I’m weary.

Being weary gets old, though. As June has moved itself along, we’ve gotten past some of the incredibly changeable situations in our family life, and we’re settling into a routine.

Sadly, that routine has been stupid. There’s been a lot of arguing and avoiding and there has been A LOT of rain. Yesterday I could tell we needed to move our show out the door. We felt better after some outdoor time, but it wasn’t enough. We needed more.

This morning we got it. I am still so frazzled that I am not sure how much outdoor time we got. But. It was mostly good.


Annie needed to take the dictionary with us. It has maps. And pictures. And is bright red and very heavy. I sent Aiden back to our house to get her backpack so she could stop tripping down the stairs. 


We found nouns that start with A and B. People, places, things – we skipped ideas, though.


When we got tired, we investigated the garden plants. I murdered a squash pest. (I’m about to have to pull up and burn the spaghetti squash, booooooooo. I’m thinking all the happy thoughts about the pumpkin vines, which appear to have cross-pollinated…)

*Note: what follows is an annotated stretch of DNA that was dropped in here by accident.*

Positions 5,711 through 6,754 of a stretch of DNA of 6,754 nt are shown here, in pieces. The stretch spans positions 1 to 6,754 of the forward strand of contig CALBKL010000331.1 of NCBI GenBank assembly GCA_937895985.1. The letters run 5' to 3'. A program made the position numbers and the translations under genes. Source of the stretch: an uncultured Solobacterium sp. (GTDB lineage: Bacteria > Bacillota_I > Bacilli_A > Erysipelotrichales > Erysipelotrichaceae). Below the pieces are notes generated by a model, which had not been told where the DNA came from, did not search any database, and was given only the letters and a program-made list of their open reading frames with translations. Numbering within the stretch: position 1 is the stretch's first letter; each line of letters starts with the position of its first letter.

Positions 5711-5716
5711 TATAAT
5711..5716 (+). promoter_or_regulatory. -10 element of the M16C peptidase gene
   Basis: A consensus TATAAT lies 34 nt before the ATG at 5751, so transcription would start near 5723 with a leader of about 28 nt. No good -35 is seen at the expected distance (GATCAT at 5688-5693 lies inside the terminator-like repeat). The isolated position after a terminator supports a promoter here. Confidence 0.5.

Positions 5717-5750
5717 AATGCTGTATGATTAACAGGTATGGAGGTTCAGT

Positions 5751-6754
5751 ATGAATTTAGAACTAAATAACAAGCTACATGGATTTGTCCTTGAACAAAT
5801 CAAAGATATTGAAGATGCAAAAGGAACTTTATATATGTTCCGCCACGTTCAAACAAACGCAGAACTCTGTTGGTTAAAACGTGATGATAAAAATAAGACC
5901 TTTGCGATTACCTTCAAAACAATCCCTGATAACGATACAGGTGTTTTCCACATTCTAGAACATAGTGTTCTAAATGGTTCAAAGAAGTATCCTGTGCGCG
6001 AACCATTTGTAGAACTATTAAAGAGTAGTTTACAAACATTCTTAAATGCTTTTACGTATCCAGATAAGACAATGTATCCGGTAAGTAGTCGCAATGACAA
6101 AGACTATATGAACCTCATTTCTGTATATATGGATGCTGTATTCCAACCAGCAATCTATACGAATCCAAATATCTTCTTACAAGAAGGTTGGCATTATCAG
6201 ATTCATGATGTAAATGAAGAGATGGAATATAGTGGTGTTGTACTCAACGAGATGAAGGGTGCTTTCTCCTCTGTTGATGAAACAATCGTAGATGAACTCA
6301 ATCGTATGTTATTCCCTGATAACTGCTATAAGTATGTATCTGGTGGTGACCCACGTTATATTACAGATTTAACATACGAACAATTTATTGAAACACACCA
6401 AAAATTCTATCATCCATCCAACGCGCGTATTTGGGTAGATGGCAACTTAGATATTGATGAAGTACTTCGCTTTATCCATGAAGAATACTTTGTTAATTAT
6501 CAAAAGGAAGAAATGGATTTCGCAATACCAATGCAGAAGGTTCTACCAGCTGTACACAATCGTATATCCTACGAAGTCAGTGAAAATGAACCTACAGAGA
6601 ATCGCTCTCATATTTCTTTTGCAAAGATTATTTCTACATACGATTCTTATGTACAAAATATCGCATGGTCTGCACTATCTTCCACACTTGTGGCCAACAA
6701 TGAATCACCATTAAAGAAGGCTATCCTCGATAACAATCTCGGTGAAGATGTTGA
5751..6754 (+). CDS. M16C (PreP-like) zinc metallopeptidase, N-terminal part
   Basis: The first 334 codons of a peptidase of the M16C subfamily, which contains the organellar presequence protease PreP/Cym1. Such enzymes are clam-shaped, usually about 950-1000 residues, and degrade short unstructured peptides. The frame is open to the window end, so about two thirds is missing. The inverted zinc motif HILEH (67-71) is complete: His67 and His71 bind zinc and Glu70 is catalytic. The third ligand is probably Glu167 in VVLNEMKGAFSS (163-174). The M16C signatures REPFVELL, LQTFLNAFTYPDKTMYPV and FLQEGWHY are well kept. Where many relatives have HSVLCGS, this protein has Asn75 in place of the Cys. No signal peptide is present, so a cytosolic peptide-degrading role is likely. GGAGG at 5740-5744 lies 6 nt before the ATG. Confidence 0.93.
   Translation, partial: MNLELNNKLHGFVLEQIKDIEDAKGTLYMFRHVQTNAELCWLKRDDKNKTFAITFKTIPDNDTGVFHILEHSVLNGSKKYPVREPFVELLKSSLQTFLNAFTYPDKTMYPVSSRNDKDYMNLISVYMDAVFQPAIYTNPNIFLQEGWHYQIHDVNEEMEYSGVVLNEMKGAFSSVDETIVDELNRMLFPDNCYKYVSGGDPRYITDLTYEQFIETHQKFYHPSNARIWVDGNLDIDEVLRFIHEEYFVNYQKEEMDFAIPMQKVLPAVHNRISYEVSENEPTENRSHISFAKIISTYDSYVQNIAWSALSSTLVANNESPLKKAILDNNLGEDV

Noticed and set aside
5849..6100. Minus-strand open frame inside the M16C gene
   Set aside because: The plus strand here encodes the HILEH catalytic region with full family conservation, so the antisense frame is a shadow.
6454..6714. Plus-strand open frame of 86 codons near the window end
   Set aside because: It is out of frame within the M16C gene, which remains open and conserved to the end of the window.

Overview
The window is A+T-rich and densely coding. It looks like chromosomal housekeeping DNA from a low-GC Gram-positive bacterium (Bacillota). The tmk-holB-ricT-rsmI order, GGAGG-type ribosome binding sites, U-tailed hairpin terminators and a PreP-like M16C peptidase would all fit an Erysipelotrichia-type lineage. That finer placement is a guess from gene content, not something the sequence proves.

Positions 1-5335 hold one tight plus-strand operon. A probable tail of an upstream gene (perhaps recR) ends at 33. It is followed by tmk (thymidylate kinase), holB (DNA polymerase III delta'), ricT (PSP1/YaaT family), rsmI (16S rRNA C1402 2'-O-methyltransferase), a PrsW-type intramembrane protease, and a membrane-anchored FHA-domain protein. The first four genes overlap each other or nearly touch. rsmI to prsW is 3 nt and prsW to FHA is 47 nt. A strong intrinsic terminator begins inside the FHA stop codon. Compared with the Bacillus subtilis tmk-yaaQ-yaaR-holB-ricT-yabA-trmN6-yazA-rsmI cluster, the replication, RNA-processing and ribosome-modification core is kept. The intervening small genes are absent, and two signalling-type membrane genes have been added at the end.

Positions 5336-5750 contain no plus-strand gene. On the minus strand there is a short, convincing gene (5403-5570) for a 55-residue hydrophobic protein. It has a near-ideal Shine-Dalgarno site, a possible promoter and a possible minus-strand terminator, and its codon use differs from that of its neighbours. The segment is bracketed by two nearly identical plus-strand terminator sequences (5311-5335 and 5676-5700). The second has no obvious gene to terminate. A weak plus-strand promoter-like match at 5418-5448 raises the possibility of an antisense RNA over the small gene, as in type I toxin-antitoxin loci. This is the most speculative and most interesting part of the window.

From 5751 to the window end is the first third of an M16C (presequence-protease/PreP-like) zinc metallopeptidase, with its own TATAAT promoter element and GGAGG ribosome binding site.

So. Then the kids wandered into the house, and I was going to follow. But. I was distracted. 


I have been wondering how our little lizard pals are doing. Aiden and I saw one – alive – yesterday. 

I got our science tweezers (as in, tweezers reserved for similar bleghy tasks) and picked up our desiccated friend, moving it to our bench. We investigated for a bit, then transferred the carcass to a jar. Now it’s on a shelf by the front door.


Now we’re going to talk about Egypt. And that was already the plan, even, before we found an unintentionally mummified lizard.

WHAT. 


It’s the second half of August. WHAT. 

Our wedding anniversary is Friday. We’re in the last few days of Year Ten. WHAT.

I’ve spent a lot of time the past few weeks thinking about why I do what I do. I have tried to declutter some things and some thoughts and … just WHAT.